Just a little further up the road is the quaint tourist attraction, Tortilla Flat.  We grab a bite to eat in the rustic restaurant and after lunch we stop in the general store for ice cream and fudge.  They are known for serving up the best ice cream around….yum.  Don’t pass it up!

With tummies full, we continued our drive toward a scenic overlook.  The pavement ends and we stir up a huge cloud of dust as we travel on a dry gravel/dirt road.  Ashton isn’t sure how she feels about the landscape and thinks it’ll take some time for her to get used to it.

Tonto National Forest
Tonto National Forest

When I tell her we are in the Tonto National Forest, she scoffs and with a smirk says, “I’m sorry, but this is not a forest”.

Say what? Don't be dissing my forest.
Say what? Don’t be dissing my forest.

The desert can be an acquired taste, especially for those more accustomed to a lush landscape like that found in the Midwest or Pacific Northwest.  Some folks never adjust, but I know Ashton will eventually come around and embrace the stunning beauty observed in the desert, just as I have.Tortilla Flat

What’s interesting; when we were back in the Midwest this past summer, the dense vegetation started irritating hubby and me.  We had no vistas.  Way too many trees.  We even had a tree damage one of our sky lights, which we’ll be replacing soon.  Although I must admit, Al did a fabulous job using white duct tape to fix up the crack.  It doesn’t even look patched.  Yep, I don’t miss having trees around.Tonto National ForestI have lots more good to share in upcoming posts, but for now, let’s get onto the not so good.

Birds#1 – I’ve been fighting a nasty cold that has put me in a foul mood.  An unsociable mood.  I’ve been sick way too much this past year, and it’s curtailing my fun.  Talk about frustrating!

#2 – And to add insult to injury, my internet connection is sporadic putting a crimp in my blogosphere habit.  I haven’t been able to post or comment as usual and in some cases I can’t even hit the “like” button.  Double frustrating.

Oh well, this too shall pass…. after all, tomorrow is another day!

Welcome to Our Campsite Where Friends & Marshmallows Get Toasted At The Same Time Camping Sign Plaque 5″X10″
LEGO City Great Vehicles 60057 Camper Van

Therapy comes in many forms

The intoxicating beauty of towering red rock sandstone monoliths and buttes…. rocks aptly named Coffee Pot Rock and Cathedral Rock…. equal parts of rugged and luxury….  a small town blessed with an abundance of beauty and surrounded by National Forest land…..Sedona, Arizona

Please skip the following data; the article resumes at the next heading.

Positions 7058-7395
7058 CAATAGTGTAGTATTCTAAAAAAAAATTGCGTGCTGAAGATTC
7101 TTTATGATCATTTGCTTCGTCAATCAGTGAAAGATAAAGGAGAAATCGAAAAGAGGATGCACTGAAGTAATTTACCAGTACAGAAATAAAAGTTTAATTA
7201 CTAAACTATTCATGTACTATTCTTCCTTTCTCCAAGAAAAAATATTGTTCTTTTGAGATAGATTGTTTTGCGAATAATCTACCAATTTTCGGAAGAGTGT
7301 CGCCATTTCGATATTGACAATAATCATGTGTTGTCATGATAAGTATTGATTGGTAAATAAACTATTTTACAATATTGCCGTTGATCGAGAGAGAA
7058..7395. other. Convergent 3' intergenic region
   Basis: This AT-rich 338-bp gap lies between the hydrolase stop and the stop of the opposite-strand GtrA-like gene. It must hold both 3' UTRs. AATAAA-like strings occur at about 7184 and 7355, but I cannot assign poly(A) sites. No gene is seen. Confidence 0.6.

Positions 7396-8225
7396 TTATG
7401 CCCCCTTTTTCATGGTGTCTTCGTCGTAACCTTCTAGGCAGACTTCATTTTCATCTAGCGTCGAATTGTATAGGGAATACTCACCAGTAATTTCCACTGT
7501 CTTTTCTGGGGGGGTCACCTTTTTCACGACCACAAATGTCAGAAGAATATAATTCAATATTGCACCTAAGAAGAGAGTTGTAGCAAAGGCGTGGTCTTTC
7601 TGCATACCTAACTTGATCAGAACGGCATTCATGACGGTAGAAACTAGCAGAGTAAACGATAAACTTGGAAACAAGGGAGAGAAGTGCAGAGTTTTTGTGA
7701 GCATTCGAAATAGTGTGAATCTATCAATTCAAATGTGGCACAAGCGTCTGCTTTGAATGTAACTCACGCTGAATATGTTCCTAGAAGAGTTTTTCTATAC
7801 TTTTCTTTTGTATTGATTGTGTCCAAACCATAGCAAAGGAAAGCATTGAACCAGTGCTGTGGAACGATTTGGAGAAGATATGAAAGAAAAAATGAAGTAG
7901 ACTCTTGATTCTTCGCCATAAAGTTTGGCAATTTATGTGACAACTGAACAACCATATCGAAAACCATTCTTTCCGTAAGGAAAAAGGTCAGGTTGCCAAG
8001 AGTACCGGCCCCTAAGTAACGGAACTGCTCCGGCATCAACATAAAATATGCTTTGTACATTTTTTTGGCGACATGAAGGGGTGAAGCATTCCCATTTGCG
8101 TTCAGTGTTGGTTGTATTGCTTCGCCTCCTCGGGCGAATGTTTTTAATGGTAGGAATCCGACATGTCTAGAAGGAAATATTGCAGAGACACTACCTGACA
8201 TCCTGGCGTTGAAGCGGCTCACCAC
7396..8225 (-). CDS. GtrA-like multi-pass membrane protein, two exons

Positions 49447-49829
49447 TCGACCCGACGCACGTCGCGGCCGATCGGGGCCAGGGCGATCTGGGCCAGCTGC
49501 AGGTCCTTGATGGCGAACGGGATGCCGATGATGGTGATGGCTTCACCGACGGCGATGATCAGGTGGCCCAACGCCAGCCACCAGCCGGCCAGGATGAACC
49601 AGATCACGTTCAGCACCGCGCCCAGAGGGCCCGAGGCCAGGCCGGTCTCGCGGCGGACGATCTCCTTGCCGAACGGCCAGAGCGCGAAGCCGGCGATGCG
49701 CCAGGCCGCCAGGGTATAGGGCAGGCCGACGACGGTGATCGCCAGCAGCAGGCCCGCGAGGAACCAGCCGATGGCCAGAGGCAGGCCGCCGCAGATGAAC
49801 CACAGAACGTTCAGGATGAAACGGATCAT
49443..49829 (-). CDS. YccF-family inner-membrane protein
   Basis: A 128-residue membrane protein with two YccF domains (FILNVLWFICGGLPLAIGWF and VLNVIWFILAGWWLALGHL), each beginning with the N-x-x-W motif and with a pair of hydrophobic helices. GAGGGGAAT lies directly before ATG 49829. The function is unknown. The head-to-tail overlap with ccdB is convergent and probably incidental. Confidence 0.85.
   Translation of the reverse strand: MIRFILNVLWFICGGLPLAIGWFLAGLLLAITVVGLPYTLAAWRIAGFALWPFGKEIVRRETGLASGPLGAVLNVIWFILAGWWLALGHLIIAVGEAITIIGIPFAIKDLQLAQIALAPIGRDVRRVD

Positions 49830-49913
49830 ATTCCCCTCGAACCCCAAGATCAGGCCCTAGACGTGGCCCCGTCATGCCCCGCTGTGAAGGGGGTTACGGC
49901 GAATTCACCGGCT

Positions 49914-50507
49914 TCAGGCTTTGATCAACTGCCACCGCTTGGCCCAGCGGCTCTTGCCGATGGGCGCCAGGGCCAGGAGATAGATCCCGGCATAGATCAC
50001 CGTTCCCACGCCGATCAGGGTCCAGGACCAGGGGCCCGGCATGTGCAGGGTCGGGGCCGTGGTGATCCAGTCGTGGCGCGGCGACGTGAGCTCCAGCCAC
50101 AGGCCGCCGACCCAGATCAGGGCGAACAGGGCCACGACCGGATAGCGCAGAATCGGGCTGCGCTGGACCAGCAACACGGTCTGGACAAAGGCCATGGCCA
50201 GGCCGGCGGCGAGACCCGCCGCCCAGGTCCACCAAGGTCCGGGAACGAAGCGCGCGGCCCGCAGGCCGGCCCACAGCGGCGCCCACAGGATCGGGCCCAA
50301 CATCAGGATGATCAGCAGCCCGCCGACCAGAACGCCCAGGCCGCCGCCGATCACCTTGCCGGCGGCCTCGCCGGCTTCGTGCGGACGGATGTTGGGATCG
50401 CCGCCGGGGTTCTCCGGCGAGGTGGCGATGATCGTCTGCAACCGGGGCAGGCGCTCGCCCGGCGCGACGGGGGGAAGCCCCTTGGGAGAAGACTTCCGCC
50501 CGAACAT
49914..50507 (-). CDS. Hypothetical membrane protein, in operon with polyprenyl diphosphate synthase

These words barely begin to personify stunning Sedona, Arizona.  Sedona served as stop number two for my excursion with my daughter, and as you might expect, it did not disappoint.  Ashton was pleasantly awed by the angular rock formations, high mesas, and stunning colors.  Sedona

Talk about a visual treat.  A feast for the eyes.  An abundance of beauty in all directions.

SedonaThose beautiful red rocks serve as a backdrop for a number of outdoor activities ranging from spiritual pursuits to hundreds of hiking and biking trails to guided Jeep excursions.

Lots of great dining options
Lots of great dining options

Since Ashton and I only had a couple of hours to tour the area, we set our sights on exploring the shops.  Sedona is well-known for its vortex energy and folks from around the world come here for healing and spiritual renewal.

SedonaMany of the shops focus on the metaphysical and sell jewelry made from various crystals and stones, each serving a distinct purpose.  We stepped into the Sedona Crystal Vortex shop and found ourselves learning the metaphysical value of the array of polished stones.  The store offered everything from loose stones, to stunning pieces of jewelry that I would classify as “Art”, to simple elasticized bracelets. Sedona

As we perused the numerous bracelets, we read the special benefits of wearing particular stones.  It seems there’s a stone for whatever ails a person.

 

SedonaMy skeptical nature may have had me doing an eye roll, but the bracelets were cute and thus I figured what the heck.  It certainly couldn’t hurt to wear one of these ‘healing‘ bracelets and I can always use a little help.  Hmm….. I pondered which stone(s) would be most beneficial for me;   creativity, energizing, harmony, inspiration, courage, grounding, prosperity, calming, balance?  The list went on, and although I was tempted to walk out of there with half a dozen bracelets, my wallet thanked me for walking out empty-handed.  Perhaps I should have indulged in a citrine stone bracelet = prosperity!